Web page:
Next, deadlines and steps to accomplishing targets in order to meet the deadlines must
be made. A flow chart or other pictorial chart that shows progress will be displayed at a
group office and during meetings to keep the issue at the forefront of the group members’
minds. At this time, assignments to members are made. Each step must have a person
appointed to it. These assignments are tentative and will most likely be changed later and
the full responsibilities of each step become clearer.
When the duties of each member become apparent, the project leader will delegate
responsibilities to members. The members who have been assigned responsibilities must
accept them and confirm that they have the resources to accomplish the task they have
been given. Deadlines and a format to report information will be determined. An
important reminder is to document each step.
Collecting data for information regarding Indian Country may be cumbersome.
Finding the exact information that one is looking for will be few and far between.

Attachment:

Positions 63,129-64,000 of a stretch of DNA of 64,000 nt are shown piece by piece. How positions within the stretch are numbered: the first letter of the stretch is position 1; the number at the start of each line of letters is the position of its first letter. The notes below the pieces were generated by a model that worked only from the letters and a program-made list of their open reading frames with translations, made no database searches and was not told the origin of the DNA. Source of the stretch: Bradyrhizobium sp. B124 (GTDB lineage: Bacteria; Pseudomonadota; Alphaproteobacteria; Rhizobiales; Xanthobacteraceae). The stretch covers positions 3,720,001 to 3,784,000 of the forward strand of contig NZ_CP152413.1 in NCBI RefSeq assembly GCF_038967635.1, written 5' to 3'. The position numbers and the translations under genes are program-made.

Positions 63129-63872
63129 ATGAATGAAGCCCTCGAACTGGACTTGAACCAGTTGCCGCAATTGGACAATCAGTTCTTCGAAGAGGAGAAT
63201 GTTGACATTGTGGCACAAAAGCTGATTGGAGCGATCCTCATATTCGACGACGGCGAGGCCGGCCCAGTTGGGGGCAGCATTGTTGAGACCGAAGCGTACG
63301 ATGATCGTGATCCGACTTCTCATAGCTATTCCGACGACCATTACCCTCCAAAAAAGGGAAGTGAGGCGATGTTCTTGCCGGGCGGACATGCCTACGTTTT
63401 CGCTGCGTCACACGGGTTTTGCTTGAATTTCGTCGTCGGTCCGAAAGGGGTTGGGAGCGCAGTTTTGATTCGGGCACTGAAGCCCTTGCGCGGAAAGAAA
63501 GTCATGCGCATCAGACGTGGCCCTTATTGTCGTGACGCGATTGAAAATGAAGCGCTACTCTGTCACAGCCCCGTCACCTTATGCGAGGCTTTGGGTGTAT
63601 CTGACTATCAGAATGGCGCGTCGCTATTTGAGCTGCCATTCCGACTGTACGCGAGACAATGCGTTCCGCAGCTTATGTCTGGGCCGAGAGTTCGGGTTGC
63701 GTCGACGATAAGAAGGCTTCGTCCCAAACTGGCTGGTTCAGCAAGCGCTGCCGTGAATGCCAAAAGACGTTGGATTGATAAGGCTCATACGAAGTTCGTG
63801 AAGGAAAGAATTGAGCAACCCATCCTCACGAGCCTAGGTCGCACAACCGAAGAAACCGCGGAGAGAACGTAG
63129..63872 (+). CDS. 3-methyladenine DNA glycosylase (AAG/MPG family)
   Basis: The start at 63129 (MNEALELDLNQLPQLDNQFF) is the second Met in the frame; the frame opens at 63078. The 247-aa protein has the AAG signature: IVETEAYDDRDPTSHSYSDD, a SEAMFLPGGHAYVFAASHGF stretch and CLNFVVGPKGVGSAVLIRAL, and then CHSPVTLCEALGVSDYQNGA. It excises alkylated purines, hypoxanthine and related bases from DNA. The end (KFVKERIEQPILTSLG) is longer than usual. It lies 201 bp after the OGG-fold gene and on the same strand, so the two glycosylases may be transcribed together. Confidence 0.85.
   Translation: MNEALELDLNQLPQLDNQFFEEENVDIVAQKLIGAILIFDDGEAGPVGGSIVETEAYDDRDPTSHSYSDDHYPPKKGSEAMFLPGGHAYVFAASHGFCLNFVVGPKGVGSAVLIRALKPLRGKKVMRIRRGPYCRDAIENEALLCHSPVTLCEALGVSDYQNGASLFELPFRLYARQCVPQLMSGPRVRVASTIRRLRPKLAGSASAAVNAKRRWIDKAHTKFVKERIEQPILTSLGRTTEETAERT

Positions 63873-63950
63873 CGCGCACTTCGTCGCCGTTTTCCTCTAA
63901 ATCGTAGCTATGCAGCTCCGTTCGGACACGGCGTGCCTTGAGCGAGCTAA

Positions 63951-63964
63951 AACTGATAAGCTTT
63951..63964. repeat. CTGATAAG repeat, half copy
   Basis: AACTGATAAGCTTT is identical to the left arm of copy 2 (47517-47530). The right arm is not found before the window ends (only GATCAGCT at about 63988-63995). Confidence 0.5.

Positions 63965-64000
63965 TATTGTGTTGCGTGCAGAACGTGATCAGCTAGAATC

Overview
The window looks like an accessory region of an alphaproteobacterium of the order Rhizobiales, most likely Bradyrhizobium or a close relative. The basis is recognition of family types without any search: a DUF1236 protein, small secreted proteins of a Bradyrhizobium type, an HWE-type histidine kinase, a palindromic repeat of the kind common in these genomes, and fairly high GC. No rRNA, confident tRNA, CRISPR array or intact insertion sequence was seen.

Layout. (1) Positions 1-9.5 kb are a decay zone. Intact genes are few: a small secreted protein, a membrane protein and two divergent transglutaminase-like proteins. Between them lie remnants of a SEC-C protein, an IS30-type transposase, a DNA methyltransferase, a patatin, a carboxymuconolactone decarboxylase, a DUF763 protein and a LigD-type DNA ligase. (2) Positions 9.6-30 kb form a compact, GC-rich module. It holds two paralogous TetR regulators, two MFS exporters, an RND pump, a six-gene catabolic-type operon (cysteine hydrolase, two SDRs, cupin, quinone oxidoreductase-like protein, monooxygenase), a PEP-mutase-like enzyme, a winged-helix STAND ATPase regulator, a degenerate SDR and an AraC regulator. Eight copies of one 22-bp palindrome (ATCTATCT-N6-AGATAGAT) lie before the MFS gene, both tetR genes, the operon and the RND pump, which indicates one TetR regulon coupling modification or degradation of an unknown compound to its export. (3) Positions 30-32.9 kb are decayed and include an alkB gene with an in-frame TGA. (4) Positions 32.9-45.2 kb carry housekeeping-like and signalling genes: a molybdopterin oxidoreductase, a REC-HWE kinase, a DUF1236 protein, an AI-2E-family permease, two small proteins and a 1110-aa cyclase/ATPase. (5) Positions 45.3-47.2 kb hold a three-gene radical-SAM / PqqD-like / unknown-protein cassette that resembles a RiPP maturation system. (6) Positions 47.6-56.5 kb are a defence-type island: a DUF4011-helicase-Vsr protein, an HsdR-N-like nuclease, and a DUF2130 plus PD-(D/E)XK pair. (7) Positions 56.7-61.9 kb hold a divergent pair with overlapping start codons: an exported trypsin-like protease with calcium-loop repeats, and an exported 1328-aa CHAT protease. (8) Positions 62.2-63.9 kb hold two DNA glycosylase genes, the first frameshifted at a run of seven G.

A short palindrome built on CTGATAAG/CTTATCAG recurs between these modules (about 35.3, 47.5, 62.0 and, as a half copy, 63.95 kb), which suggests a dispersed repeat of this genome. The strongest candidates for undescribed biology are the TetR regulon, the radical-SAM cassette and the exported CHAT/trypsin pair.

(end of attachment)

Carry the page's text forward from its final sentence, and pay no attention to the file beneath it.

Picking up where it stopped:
Contacting the tribal office will also be helpful. Beware that some offices may not be able
to provide support while others can only direct you to other sources. Begin your search at
a local library or a nearby college library. It will be most useful to find a well-informed
reference librarian who can assist you in tracking down documents, phone numbers, and
personal contacts (Salant 1990, 15-16). After reviewing the documents gathered, it would
be best to look into the bibliography to find additional resources.
The chapter has attempted to solidify the relationships among the concepts of
economic sustainability, renewable energy, and community development. Communities
in Indian Country will need to make significant changes to ensure the success of a strong
cultural foundation. Smith states that, “sustainable economic systems can work hand in
hand with developing cultures” (2001, 23). A strong cultural foundation cannot be
developed without the three concepts discussed in this chapter.
www.cba.nau.edu/ICE. This website has extensive information regarding the Hogan
Center for American Indian Development is located in Building 72, Northern Arizona
University, Flagstaff. Has more information on “Doing business on the Navajo Nation.”
Smith, p.136. An expansion of this concept is thoroughly discussed in Smith’s book.
www.collegefund.org/colleges/colleges.shtm This website has links to each of the tribal
NHA is the largest provider of housing to the Navajo people.
Toronto Declaration on World Cities and Their Environment, 1991. See Roseland, p.
297 for a text copy of the declaration.
Buncom Citizens Committee, p.7. This is a pamphlet and does not have information on
the year it was published.